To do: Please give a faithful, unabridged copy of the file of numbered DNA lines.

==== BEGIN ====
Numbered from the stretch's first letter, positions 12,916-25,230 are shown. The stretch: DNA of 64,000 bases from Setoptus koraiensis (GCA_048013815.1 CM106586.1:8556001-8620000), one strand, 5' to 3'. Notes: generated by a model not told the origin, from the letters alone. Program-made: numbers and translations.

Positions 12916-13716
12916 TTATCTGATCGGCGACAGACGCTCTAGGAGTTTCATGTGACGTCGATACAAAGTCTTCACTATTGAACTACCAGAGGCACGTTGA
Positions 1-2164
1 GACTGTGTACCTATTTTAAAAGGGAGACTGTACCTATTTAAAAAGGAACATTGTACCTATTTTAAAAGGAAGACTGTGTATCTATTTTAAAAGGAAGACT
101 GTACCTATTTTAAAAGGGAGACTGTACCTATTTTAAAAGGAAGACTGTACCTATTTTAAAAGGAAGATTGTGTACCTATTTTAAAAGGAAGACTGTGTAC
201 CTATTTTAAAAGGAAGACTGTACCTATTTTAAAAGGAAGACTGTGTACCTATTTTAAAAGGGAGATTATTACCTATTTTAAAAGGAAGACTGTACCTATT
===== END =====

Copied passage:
Numbered from the stretch's first letter, positions 12,916-25,230 are shown. The stretch: DNA of 64,000 bases from Setoptus koraiensis (GCA_048013815.1 CM106586.1:8556001-8620000), one strand, 5' to 3'. Notes: generated by a model not told the origin, from the letters alone. Program-made: numbers and translations.

Positions 12916-13716
12916 TTATCTGATCGGCGACAGACGCTCTAGGAGTTTCATGTGACGTCGATACAAAGTCTTCACTATTGAACTACCAGAGGCACGTTGA
Positions 1-2164
1 GACTGTGTACCTATTTTAAAAGGGAGACTGTACCTATTTAAAAAGGAACATTGTACCTATTTTAAAAGGAAGACTGTGTATCTATTTTAAAAGGAAGACT
101 GTACCTATTTTAAAAGGGAGACTGTACCTATTTTAAAAGGAAGACTGTACCTATTTTAAAAGGAAGATTGTGTACCTATTTTAAAAGGAAGACTGTGTAC
201 CTATTTTAAAAGGAAGACTGTACCTATTTTAAAAGGAAGACTGTGTACCTATTTTAAAAGGGAGATTATTACCTATTTTAAAAGGAAGACTGTACCTATT